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Research

Research projects

 

Research in the laboratory attempts to define pathogenic cellular and molecular mechanisms involved in synucleiopathies, in particular Parkinson's disease and multiple system atrophy, amyotrophic lateral sclerosis, and Alzheimer's disease. Our work focuses on the interactions between glia and neurons. We are constantly developing new and robust human stem cell-based models which we utilize to understand cell autonomous and non-cell autonomous processes that lead to neuronal damage.

By generating iPSCs from patients suffering familial and sporadic forms of the diseases, we aim to elucidate causative mechanisms leading to neural cell dysfunction, and neurodegeneration.

Our cutting-edge approach will allow for the identification of new molecular targets, which could be used for the development of new diagnostic tools for early diagnosis, as well as for the stratification and recruitment of patients for future clinical trials.

 

Laurent Nordic neuroscience meeting Helsinki 2019

Photo: Laurent Roybon lecturing at the 3rd Nordic Neuroscience meeting in Helsinki (June 2019)


Synucleinopathies Parkinson's disease and multiple system atrophy

Synucleinopathies, which include Parkinson’s disease and multiple system atrophy, are neurodegenerative diseases where alpha-synuclein protein is often aggregated in different neural cell types. Experimental evidence suggests that the cellular specificity of the development of the aggregates may depend on the structure and properties of aggregated aSYN and on the proteome of the cells in which they form. Moreover, data suggest that synucleinopathies may arise in response to cellular and non-cellular autonomous effects, including environmental stressors and aging, and are accompanied by the formation of aggregates involved in the disease development and progression. Our overarching goal is to decipher the relationship between cell specific cellular dysfunction and aggregate formation, to gain insights onto the origin, development and progression of synucleinopathies. To this aim, we employ a multidimensional approach to decipher processes governing cellular dysfunction and protein aggregation in human brain cell types generated from patient pluripotent stem cells, grown as 2D monolayers and 3D minibrains, in vitro and in vivo.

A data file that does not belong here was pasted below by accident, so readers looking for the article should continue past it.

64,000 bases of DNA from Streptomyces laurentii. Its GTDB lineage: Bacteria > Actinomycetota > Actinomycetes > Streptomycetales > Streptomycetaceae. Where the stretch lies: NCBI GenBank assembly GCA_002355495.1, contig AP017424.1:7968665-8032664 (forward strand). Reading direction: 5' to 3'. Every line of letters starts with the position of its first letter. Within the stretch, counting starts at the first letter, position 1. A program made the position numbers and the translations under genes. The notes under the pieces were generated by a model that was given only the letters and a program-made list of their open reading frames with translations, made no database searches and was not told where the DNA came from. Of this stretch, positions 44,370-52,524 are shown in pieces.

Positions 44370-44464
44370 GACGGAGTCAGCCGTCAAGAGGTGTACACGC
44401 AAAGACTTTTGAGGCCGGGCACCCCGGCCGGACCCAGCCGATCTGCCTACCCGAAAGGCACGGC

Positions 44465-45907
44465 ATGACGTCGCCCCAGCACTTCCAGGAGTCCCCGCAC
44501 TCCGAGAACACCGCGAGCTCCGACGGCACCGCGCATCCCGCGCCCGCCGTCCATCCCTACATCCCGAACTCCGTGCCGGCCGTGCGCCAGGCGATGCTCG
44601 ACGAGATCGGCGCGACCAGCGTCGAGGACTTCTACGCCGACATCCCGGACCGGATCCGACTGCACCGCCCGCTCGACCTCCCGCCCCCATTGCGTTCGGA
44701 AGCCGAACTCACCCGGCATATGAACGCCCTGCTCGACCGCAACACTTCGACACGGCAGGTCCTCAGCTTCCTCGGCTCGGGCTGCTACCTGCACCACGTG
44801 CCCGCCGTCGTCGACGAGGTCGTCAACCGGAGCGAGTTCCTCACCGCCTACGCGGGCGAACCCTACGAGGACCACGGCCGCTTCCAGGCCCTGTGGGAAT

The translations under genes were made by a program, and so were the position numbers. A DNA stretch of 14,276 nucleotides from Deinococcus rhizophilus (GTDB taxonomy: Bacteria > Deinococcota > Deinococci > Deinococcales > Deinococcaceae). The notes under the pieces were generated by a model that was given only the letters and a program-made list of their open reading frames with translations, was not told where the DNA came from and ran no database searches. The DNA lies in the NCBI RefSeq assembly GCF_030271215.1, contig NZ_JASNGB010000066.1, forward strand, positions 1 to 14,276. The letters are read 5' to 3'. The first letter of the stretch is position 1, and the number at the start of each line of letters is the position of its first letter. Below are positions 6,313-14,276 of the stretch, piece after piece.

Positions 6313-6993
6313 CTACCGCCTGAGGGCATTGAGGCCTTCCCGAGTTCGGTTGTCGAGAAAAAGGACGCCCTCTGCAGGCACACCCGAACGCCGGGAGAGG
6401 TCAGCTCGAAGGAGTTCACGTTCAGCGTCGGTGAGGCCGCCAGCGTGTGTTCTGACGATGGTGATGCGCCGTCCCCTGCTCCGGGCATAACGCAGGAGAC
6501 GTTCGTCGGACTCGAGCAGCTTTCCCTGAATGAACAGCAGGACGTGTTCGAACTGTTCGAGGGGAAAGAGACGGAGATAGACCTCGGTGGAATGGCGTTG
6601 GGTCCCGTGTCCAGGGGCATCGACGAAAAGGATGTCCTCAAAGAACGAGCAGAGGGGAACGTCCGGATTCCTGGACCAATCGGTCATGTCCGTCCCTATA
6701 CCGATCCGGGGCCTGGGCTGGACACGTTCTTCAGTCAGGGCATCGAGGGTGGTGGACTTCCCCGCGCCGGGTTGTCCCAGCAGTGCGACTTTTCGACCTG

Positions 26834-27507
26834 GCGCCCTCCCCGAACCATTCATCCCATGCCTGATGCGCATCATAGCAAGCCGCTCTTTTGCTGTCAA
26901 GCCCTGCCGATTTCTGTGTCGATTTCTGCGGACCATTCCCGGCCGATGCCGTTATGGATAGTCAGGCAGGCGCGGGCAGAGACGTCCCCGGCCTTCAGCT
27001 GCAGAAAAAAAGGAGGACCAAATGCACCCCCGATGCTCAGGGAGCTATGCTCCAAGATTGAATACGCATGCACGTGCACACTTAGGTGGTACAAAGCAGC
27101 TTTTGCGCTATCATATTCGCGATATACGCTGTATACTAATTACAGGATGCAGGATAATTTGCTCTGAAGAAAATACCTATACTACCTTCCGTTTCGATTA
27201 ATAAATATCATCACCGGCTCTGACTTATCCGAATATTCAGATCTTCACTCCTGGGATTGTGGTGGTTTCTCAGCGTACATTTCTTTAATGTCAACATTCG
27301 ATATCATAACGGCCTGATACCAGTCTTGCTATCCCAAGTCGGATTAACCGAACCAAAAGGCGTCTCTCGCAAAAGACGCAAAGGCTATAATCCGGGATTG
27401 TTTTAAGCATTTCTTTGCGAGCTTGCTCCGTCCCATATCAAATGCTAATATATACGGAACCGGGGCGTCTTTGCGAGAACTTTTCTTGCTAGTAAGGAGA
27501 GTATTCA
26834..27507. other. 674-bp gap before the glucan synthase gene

Alzheimer's disease

Alzheimer’s disease (AD) is the most common cause of dementia in the elderly resulting in mental and cognitive decline, loss of memory, and eventually leading to significant disability. Despite the generation of transgenic animal models of Alzheimer’s disease (AD), our understanding of pathological events leading to AD remains incomplete due to the complexity of the disease and the interaction between environmental factors and human aging. This has proved impossible to model by using only animal-derived material. Hence, the absence of reliable models reconstructing bona fide diseased microenvironment, and the lack of robust readout assays to reliably evaluate mechanisms of AD have hampered the development of efficient interventions. Recent studies indicate that human neural stem-cell (hNSC)-derived 3D culture systems recapitulate full AD pathology when mutations are artificially introduced. Also, transplanted hNSCs have the ability to integrate functionally into the rodent brain. Based on these fundamental observations, we generated advanced human cellular models allowing for the purification and identification of specific neural cell types involved in the disease, which we use to generate robust readouts beyond those currently existing. The labeling of patient neural cells generated through reprogramming technologies allows access to homogenous cultures, which grown alone or in mixed 3D cultures, is used to address disease relevant phenotypes both in vitro, and in vivo. Such approaches allow accurate deciphering of the phenotypic heterogeneity of cell dysfunction and death processes, whether these pathogenic mechanisms rely on cell-autonomous effects and/or propagation of pathogenic proteins, and the contribution of neuroinflammation by glial cells as determinants of disease progression. Our clinically relevant approaches will help to identify relevant disease phenotypes for the development of biomarkers for early diagnosis and for patient stratification and their recruitment in future clinical trials. Our discoveries will also allow identification of specific molecular targets for better design of drugs and application of personalized treatments to people with AD.


Motoneuron disease amyotrophic lateral sclerosis

Amyotrophic lateral sclerosis (ALS) is an incurable adult onset neurodegenerative disease affecting motor neurons (MNs). There is still no cure for ALS, which invariably results in the death of the patients within few years after diagnosis. MN loss implicates cell autonomous processes, as well as non-cell autonomous processes mediated by glia, suggesting that to be effective, a therapy for ALS should target both neurons and glia. Under disease condition, glial cells such as astrocytes become reactive and toxic to MNs, in addition to losing the expression of the glutamate transporter 1 (GLT1), which function is to prevent overstimulation of glutamate receptors in MNs, therefore neuronal injury known as excitotoxicity. Thus, a possible therapy for ALS would be the delivery prior to or at onset, of factors that would prevent astrocytes toxicity and reactivity, as well as loss of GLT1, in addition to promoting MN survival. Our goal is to develop a viral-mediated strategy to deliver therapeutic gene candidates to halt disease progression. To this aim, we are developing in vitro an in vivo models, where such strategy can be tested.